McConnell Silences Warren During Debate for Pointing Out Sessions is a Racist
Senator Elizabeth Warren was silenced on the senate floor by Senate Majority Leader Mitch McConnell for opposing the confirmation of Jeff Sessions for attorney general.
Warren was speaking out against Sessions, as we other democrats, but when she began reading a letter Coretta King , the widow of Dr. Martin Luther King Jr, wrote in 1986 asking the senate not to confirm Sessions for a federal judgeship, Warren was interrupted by McConnell.
Coretta King wrote in part: “Mr. Sessions has used the awesome power of his office to chill the free exercise of the vote by black citizens.”
She was referring to Sessions time as US attorney for the state of Alabama.
McConnell said Warren “has impugned the motives and conduct of our colleague from Alabama”, then set forth a series of roll-call votes to punish Warren.
The senate majority leader cited the letter from Coretta King as the reason for the silencing of Warren. In a 49 to 43 vote, the Republicans invoked Rule 19 of the senate which states that senators cannot “directly or indirectly, by any form of words impute to another Senator or to other Senators any conduct or motive unworthy or unbecoming a Senator.”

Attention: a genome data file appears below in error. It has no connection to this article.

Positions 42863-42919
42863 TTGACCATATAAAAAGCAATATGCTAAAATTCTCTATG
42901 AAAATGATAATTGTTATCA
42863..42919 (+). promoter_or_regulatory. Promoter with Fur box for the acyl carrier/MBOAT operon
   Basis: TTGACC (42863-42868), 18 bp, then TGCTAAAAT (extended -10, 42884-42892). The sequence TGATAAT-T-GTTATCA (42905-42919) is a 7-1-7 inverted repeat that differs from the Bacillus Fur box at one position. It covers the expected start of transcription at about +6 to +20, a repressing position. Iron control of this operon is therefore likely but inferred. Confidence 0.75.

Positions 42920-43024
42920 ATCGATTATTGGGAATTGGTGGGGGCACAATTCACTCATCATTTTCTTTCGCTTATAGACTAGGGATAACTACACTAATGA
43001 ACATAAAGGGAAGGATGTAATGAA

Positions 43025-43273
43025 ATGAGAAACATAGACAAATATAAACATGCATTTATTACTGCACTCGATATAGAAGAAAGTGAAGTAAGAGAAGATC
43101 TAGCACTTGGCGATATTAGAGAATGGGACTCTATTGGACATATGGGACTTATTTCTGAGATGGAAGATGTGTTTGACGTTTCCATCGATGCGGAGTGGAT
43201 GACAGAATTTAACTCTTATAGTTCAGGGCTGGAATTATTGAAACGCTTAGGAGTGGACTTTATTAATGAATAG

Warren was forced to relinquish the floor and forbidden to speak during the reminder of the debate over Sessions’ nomination. She commented: “I am surprised that the words of Coretta Scott King are not suitable for debate in the United States Senate.”
I will not be silent about a nominee for AG who has made derogatory & racist comments that have no place in our justice system.
— Elizabeth Warren (@SenWarren) February 8, 2017
After being banned from reading Coretta’s letter on the senate floor, Warren took to Facebook Live and continued reading the civil rights leader’s window’s words.
She told CNN that the GOP “can shut me up, but they can’t change the truth. I literally can’t be recognized on the floor of the Senate. I have become a nonperson during the discussion of Jeff Sessions.”